He watched the couples, observed them closely as if he were
recording his own heartbeat, his rate of respiration. Gentlemen in suits and
gentlemen with canes seemed right, just as women dressed in tasseled shawls did.
The evening was growing cool. But he saw more jeans and khaki and even exercise
suits than he did elegant attire, and more running shoes and cheap versions of
Birkenstock sandals than polished leather. But regardless of how they were
dressed and out of what period of Spains history they seemed to emerge, as they
paced by him it was as if he were being introduced to an elemental rhythm that
was the social equivalent of his heartbeat, his breath-taking. People paired off
and lasted the years so that they could come here in their middle age and round
out the course of their lives. If he wanted to think of it that way.
He drew a breath, and, arms linked, one couple replaced another.
His heart beat, and to the music of that drum, the feet paced by. The water
spilled back onto itself and rose again. The smells were the prickly unsweetened
smells of an orderly procreation.
If he wanted to think of it that way.
Or he could think of it as lockstep. The pacing as penitential.
The procreation a mockery. The fruits of their labor were up on that
thoroughfare living by their wits.
Until a bomb went off.
Here in the Park of the Buen Retiro.
What Madeline Pratt didnt know was that Ben Williamson had
spent days reading about ETA. Days hed gone to visit his daughter Annie in
college, hed slipped into the library, found a carrel and pulled books down off
the stacks. ETAEuzkadi Ta AskatasunaBasque Fatherland and Liberty. The only
insurgency that Francisco Franco hadnt been able to wipe out. Insurgency was in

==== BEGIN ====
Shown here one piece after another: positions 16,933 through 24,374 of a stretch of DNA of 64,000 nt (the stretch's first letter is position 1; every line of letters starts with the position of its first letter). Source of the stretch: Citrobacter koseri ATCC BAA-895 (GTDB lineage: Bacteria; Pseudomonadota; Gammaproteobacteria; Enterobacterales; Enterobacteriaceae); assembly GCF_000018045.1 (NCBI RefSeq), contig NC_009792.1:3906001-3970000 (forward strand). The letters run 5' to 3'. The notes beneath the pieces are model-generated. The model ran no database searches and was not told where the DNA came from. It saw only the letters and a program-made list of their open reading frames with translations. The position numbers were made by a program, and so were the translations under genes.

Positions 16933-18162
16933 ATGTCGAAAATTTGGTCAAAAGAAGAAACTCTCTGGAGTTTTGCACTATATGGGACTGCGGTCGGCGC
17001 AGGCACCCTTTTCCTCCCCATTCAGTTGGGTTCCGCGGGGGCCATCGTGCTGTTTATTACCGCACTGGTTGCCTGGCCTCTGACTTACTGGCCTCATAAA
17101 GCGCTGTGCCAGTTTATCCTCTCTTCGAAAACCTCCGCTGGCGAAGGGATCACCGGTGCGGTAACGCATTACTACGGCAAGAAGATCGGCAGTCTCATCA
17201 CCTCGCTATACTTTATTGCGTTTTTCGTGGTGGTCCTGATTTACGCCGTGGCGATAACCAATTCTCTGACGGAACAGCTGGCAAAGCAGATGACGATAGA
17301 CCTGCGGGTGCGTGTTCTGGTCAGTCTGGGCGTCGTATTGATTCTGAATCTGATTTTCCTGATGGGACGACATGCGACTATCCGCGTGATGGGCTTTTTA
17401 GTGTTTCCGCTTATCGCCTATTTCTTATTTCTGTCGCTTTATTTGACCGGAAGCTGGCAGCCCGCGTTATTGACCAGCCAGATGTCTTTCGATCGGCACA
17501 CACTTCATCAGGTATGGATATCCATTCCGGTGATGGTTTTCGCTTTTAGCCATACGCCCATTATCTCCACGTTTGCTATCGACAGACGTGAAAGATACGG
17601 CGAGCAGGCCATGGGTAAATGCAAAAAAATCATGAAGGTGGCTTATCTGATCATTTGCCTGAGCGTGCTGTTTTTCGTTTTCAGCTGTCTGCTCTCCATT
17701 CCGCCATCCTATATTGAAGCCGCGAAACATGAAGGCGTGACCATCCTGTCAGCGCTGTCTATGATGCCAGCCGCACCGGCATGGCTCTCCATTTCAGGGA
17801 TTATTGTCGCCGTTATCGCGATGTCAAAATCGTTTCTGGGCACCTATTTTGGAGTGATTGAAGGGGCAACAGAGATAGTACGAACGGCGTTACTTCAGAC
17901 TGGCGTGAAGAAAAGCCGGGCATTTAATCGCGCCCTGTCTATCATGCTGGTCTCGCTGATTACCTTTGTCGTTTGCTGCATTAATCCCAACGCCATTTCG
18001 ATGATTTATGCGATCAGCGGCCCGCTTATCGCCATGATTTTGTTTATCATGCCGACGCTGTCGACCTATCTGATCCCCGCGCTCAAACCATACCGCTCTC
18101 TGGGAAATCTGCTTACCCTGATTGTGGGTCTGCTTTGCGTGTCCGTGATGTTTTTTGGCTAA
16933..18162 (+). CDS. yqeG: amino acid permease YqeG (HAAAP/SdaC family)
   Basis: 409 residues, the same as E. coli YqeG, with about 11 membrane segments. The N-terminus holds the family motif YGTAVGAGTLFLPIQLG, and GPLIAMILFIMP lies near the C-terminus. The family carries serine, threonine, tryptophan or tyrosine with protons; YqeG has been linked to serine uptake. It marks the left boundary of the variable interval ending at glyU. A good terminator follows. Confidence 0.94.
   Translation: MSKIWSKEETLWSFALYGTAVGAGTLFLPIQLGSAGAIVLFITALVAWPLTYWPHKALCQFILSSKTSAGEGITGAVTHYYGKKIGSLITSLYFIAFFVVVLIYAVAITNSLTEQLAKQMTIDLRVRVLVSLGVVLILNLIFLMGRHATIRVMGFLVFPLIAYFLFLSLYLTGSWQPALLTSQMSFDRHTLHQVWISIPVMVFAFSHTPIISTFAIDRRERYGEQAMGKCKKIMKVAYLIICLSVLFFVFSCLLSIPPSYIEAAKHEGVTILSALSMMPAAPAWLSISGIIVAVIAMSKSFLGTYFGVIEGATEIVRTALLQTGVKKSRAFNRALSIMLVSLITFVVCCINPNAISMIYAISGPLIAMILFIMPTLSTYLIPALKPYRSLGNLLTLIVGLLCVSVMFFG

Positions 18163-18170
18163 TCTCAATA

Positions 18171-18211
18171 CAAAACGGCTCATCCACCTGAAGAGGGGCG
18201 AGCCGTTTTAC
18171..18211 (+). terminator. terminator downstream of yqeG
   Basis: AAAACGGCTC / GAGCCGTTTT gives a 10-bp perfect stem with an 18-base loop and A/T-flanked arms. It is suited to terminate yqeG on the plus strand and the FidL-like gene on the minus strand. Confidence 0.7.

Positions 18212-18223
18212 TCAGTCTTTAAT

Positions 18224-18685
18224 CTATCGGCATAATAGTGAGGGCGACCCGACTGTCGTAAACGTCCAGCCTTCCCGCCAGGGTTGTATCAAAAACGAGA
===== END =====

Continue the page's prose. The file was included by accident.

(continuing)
the Basque blood. One summer, in an effort to disrupt Spains tourist trade, ETA
had planted bombs at random in favorite beaches on Spains costa azul and
costa del sol. Theyd buried the bombs in the sand. A German had had the
bad luck to spread his towel over one.
Why not here? Blow a hole in Spains generational chain. Here,
this potbellied paterfamilias and his hobbled wife whose ankles turned in
Or this next couple, younger, much more attractive, she tall,
blond, still with a coltish lift to her knees, and he sporting a jaunty
handlebar moustache. Both stylishly dressed.
One couple interchangeable with the next? He remembered what
Madeline Pratt had said about "disarticulating comandos." The futility of
putting a face on what was essentially faceless. His daughter had had blue eyes,
the blue of a mountain lakehe had seen the very lake in Wyomings Grand Teton
National Parkbut with a subtly tightened, puzzled look about them, as if at any
moment that blue water were about to freeze. A mouth that was pensively pressed
shut; a pert point to her chin. Across her temple there was a blue vein that
gave her away, pulsing when she was otherwise composed. An eyelid also sometimes
twitched. He too had had a twitching eyelid, but the time hed called her
attention to it had led to a rebuff. A twitching eyelid meant nothing. They had
taken her away from him before hed been able to find something that did mean
something. He could see her now, far more clearly than when she had been alive,
but she, of course, was her own shield. Shed died on her shield.
Sitting there, witness to a procession he was ineligible to
join, but, nonethelessas his heart beat and his lungs filledin a processional
state of mind, all he could tell himself was that he d need a faceone of
theirs. Hed need a face to make a fair exchange.
Kenn Nesbitt is new Children's Poet Laureate(Jun 12 2013) Kenn Nesbitt has been named the new Children's Poet Laureate: Consultant in Children's Poetry to the Poetry Foundation, which noted that the two-year position...